Stephens argued that the issue was about intent. McNeil clearly did not use the disputed word — which he noted appeared often in the Times, including four times in the Richard Pryor obit — as an epithet. He concluded:

We are living in a period of competing moral certitudes, of people who are awfully sure they’re right and fully prepared to be awful about it. Hence the culture of cancellations, firings, public humiliations and increasingly unforgiving judgments. The role of good journalism should be to lead us out of this dark defile. Last week, we went deeper into it.”

When the story broke, outsiders quoted pro and con posts on the Times veterans’ Facebook page, meant to be private (as if anything is these days). Robert Worth, a long-time Middle East correspondent, got to the crux of it: “Dean and AG (Sulzberger) make a decision, and then are bullied by a vocal minority into changing their minds. This is not the NYT I know.”

An earlier storm followed an op-ed by Sen. Tom Cotton, an ambitious hawk who argued that federal troops should quell protests after the George Floyd killing. Objections within the paper forced James Bennet, editorial page editor and a candidate to succeed Baquet, to resign.

A newspaper’s editorials and its selection of op-ed contributors reflect its own voice. Yielding to second-guessing from the ranks weakens its authority and diminishes serious readers’ respect.

These days, I almost need a wheelbarrow to bring in the Sunday Times. The latest Sunday Review (ex-Week in Review) had only long pieces by Americans on how the pandemic changed their lives. No editorials or op-eds. No world. Not even a broader look at how the year-long plague had affected 7.5 billion others.

An item in the page three “Of Interest” rubric was typical of many: “Asked to name one thing she made this year, the novelist Karen Russell (“Orange World”) said: ‘a googly-eyed owl out of toilet rolls.’” The magazine was devoted solely to music; nearly every picture showed women, “people of color” or both.

As America finally addresses old imbalances, we need thorough coverage of abuse and inequality. But when what permeates the paper amounts to advocacy, the Times loses conservative readers, particularly the aggressively white, who badly need its nuanced global coverage.

And that is another problem. The only foreign news on page one, lost at the bottom, ran four paragraphs before jumping inside. It reported that Marine LePen’s far-right anti-Semitic party was surging in French polls. A presidential victory, it said, “would be earth-shattering for France and all of Europe.” It would be even more than that.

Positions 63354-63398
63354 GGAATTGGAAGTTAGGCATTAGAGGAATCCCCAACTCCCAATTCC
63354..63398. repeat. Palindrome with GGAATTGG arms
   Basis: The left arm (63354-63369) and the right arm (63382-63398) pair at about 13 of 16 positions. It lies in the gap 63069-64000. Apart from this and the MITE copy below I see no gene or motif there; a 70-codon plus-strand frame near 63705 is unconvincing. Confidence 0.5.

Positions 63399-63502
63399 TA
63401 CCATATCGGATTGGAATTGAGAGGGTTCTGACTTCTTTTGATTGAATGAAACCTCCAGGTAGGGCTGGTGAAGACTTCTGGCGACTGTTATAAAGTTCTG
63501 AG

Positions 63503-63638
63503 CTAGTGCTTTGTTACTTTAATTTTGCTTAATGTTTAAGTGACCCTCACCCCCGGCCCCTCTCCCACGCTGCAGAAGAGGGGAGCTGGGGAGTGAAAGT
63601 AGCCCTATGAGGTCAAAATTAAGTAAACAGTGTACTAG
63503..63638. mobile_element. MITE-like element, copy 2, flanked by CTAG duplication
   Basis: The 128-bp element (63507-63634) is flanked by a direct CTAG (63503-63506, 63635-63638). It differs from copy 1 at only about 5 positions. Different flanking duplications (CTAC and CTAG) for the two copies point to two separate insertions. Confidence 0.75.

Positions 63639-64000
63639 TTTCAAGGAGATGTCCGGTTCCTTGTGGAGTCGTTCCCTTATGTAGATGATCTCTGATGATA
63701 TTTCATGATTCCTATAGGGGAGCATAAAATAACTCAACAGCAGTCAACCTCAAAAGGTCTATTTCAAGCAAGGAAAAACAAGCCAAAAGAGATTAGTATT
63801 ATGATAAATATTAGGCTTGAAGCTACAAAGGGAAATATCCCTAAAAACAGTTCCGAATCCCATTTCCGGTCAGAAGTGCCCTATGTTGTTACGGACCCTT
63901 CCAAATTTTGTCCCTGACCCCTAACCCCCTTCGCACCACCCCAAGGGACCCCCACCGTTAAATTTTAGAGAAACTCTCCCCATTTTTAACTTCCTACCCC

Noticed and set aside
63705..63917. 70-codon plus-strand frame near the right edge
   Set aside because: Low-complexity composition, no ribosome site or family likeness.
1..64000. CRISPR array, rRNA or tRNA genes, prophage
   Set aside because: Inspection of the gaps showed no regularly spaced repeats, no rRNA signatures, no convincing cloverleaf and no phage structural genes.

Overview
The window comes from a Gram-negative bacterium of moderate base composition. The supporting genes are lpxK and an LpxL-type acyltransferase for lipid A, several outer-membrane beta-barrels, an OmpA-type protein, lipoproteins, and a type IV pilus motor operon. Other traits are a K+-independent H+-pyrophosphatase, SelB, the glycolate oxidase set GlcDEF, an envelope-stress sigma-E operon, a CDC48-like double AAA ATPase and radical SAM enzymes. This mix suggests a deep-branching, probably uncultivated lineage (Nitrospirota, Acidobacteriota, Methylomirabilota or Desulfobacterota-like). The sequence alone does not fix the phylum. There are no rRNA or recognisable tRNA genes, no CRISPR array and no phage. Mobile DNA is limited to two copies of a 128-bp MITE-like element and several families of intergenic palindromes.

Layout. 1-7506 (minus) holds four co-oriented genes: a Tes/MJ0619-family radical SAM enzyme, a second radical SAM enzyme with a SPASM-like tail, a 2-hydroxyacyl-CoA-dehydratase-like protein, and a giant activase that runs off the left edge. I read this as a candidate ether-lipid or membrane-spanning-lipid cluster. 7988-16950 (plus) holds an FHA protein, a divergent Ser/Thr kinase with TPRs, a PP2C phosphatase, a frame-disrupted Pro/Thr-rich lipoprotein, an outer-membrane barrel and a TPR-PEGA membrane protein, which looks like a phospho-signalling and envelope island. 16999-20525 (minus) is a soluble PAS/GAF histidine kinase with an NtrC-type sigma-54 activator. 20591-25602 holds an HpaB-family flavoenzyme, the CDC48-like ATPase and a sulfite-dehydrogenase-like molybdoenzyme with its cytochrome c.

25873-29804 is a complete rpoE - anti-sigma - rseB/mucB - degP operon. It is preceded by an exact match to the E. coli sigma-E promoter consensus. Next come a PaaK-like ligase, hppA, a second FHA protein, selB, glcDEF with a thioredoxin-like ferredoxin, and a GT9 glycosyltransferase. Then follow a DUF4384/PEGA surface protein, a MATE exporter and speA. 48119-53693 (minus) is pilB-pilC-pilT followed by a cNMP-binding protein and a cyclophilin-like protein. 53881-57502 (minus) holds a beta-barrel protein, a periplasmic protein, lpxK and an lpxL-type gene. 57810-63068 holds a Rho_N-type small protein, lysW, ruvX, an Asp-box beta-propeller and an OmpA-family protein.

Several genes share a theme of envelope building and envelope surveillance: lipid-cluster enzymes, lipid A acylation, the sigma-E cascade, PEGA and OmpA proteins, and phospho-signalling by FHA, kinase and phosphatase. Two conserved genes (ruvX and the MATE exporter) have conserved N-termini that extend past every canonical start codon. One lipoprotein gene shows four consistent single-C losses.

Quality papers are vanishing fast. The once-admired San Francisco Chronicle recently brought to mind the 1978 National Lampoon spoof, “Dacron Republican-Democrat.” Its headline, “Two Dacron Women Feared Missing in Volcanic Disaster,” was followed with a small subhead: “Japan Destroyed.”

The Chronicle put this headline on a piece about the bloody armed takeover with broad implications: “Myanmar Coup Imperils Couple’s Reunion in S.F.”

We need The New York Times. How it evolves is up to the Sulzbergers. But given its impact on all of our lives, here are a few thoughts from a lifelong devotee:

  • Should it stretch its people so thin, exposing them to opinionating and missteps on TV, Twitter and social media? Must they also be tour guides and brand ambassadors? Times-style reporting is a full-time job, and its journalists’ perceived objectivity is crucial.

  • Shouldn’t reporters file fewer running updates rather than compete with 24-hour news agencies and networks? That would allow them to develop sources and liaise with colleagues in foreign bureaus to give broader meaning to stories that shape today’s world.

  • Shouldn’t they rethink the notion that ethnic or other affinities lead to better coverage? Often, it’s the opposite. Language skills matter. But no one represents a collectivity. Getting the story straight demands professional detachment and across-the-board empathy.

We face a simple reality in a world that has no more minutes in a day despite the infinite words and images that now overwhelm us from every direction: Less is more. We need more skilled editors, not unseasoned writers, who direct us to what we don’t know that we need to know.

Mort Rosenblum has reported from seven continents as Associated Press special correspondent, edited the International Herald Tribune in Paris, and written 14 books on subjects ranging from global geopolitics to chocolate. He now runs